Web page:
UPDATE: David Tait, of Skytrax Web Support, responded to a request for comment: “We are quite happy with the ASA response and statements, when they are¬†read and used correctly!
A Skytrax statement says that since the ASA ruling the company has subsequently been:
‘permitted to maintain full use of the established, key terminology such as ‘official Skytrax 5-Star Airline” and related Official Skytrax¬†Star Rating levels for all Airline and Airport Star Ranking Programmes.’
Meanwhile, in the UK market, the company has amended what it stated about ranking review frequency.
Full statement, including response to¬†individual¬†complaints,¬†here.
London-based Skytrax, which bills itself as the “world’s largest review site,” was accused by KwikChex founder Chris Emmins of the following misleading claims:
1. the claims “Checked and trusted airline reviews” and “REAL travellers with REAL opinions!” were misleading and could not be substantiated, because they understood that Skytrax did not verify the reviews on their website and therefore could not prove that they were genuine;
2. the claim “More than 5 million independent, traveller reviews and customer trip ratings” was misleading and could not be substantiated;
3. the claim “Official Quality Star Ranking(TM)” was misleading, because it suggested that the ranking system was official and not the advertiser’s own creation;
4. the claim “The Star Ranking programme operates in a real-time analysis format, to ensure that Airline Star Ranking levels are constantly maintained and adjusted in accordance with changes made by an airline, be this to product or service standards – on average, each airline’s Star Ranking is reviewed in depth every 2-3 months, and adjusted in accordance with the annual ratings” was misleading and could not be substantiated, because they understood that the website continued to display rankings for airlines which were no longer in business; and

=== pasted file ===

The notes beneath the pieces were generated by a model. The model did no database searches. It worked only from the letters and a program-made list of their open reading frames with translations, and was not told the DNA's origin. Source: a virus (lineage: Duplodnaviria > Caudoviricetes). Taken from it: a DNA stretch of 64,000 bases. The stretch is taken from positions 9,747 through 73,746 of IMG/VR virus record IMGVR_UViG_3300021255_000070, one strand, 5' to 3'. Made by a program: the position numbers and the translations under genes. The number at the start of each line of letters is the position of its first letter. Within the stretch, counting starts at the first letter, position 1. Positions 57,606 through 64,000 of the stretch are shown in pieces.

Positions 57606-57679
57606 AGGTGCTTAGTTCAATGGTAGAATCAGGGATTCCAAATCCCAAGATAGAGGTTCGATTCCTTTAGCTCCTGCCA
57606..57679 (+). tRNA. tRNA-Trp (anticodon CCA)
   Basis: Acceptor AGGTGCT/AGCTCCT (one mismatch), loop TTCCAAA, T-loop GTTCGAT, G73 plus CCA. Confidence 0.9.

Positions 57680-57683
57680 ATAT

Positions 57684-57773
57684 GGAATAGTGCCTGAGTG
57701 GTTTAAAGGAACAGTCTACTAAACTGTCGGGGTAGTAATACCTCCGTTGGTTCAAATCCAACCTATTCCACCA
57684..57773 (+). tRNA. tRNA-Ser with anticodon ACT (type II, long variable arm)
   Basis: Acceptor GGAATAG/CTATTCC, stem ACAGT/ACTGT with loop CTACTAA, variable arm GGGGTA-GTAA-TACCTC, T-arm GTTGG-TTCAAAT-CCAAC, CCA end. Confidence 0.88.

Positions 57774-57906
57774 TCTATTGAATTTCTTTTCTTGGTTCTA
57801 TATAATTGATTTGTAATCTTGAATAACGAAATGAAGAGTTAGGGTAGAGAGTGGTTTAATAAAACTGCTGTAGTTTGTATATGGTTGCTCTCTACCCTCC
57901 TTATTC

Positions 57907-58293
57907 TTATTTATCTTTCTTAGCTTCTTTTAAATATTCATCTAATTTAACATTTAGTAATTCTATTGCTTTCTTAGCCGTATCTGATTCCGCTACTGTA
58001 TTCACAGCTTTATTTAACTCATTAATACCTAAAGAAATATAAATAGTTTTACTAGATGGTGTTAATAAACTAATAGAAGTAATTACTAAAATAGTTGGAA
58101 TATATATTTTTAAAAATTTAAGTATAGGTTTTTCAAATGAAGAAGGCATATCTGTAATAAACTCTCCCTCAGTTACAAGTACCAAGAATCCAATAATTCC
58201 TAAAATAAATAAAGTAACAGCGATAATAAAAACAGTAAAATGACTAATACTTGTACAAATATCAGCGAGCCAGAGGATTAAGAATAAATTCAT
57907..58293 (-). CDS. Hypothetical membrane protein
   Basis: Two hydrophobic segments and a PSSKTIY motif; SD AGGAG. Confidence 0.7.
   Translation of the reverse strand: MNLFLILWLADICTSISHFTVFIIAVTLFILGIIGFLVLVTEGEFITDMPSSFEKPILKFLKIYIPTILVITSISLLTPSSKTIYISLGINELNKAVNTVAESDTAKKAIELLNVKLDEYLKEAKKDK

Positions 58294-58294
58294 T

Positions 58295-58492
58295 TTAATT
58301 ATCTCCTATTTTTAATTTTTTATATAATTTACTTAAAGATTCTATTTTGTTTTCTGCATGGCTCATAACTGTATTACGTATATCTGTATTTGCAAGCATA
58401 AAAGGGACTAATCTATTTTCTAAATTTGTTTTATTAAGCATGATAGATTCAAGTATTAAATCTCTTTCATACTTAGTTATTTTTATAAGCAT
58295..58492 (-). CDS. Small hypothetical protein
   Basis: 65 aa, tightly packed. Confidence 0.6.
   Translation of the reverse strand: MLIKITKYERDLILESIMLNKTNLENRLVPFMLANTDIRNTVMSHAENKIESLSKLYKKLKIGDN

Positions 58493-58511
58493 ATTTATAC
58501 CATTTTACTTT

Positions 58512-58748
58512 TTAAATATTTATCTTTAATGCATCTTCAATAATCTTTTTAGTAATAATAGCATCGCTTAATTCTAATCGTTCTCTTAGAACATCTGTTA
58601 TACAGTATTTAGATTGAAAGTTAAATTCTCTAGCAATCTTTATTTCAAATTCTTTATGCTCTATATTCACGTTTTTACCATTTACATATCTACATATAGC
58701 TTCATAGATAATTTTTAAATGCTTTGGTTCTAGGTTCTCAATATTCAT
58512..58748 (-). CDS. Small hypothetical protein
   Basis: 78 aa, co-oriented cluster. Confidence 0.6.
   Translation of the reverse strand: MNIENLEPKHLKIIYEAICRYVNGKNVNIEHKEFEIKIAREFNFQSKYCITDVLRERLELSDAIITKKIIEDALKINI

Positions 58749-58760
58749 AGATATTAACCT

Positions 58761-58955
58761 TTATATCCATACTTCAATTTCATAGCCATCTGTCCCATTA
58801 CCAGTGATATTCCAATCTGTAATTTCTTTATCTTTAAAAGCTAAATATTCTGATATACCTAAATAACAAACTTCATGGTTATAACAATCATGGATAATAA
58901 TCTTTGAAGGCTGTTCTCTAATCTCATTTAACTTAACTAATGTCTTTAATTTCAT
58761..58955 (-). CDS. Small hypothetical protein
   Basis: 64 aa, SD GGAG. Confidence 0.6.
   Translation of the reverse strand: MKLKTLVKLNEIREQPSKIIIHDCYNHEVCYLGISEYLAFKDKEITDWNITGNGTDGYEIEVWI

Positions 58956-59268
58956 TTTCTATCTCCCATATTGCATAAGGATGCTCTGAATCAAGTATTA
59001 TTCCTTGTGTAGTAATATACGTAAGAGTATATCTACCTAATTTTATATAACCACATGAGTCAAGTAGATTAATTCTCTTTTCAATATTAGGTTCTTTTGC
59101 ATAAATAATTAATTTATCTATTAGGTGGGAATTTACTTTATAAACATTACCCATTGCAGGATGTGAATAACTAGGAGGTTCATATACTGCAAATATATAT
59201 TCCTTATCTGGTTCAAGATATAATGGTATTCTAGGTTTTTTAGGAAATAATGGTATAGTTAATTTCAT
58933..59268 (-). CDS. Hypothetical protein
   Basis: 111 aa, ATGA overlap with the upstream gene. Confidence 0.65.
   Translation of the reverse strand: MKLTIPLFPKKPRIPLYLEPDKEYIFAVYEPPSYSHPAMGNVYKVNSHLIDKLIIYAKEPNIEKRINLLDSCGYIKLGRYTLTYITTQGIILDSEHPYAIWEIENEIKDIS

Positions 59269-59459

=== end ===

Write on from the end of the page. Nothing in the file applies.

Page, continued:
5. the claim “TRADEMARK(TM) PROTECTION – The titles below are protected by Skytrax, and can only be used by a Registered 5-Star Airline with consent of Skytrax” and accompanying list were misleading, because they did not believe that those titles were trademarked.
Each of these claims was upheld by the ASA, meaning that Skytrax was found in violation of ASA standards against “misleading, harmful or offensive advertising.”
Skytrax responded to the complaint by outlining their verification procedures for each review.
The company asks for full name, country and email address, and sends a¬†verification¬†email within 24 hours to said email. Each verification email must be accessed within 24 hours for the review to be posted on site. All user verification details (including emails) are deleted after 24 hours, ostensibly to protect user privacy.
The company also claims to check each review for anything suspicious, inconsistent or strange that might mark it as a fake review.
The ASA determined that this was not sufficient to flag fake reviews, as the company could not provide follow-ups or proof that verification emails were actually sent for reviews currently posted on the site.
The ASA also found that Skytrax was misleading in advertising “millions” of user reviews, as their practice was to archive any reviews beyond the 10th page. This limits site users to a¬†maximum¬†available 400,000 reviews – not over 5 million.
The “real-time” nature of the reviews was also challenged, as the company could not or would explain how they analyzed reviews and created star rankings in real-time.
Skytrax was not able to substantiate any claims to being the “official quality star ranking” for airlines, despite claiming to have an agreement with all involved parties. In addition, the claims to trademarks were not verifiable, suggesting that these marks were not protected as claimed.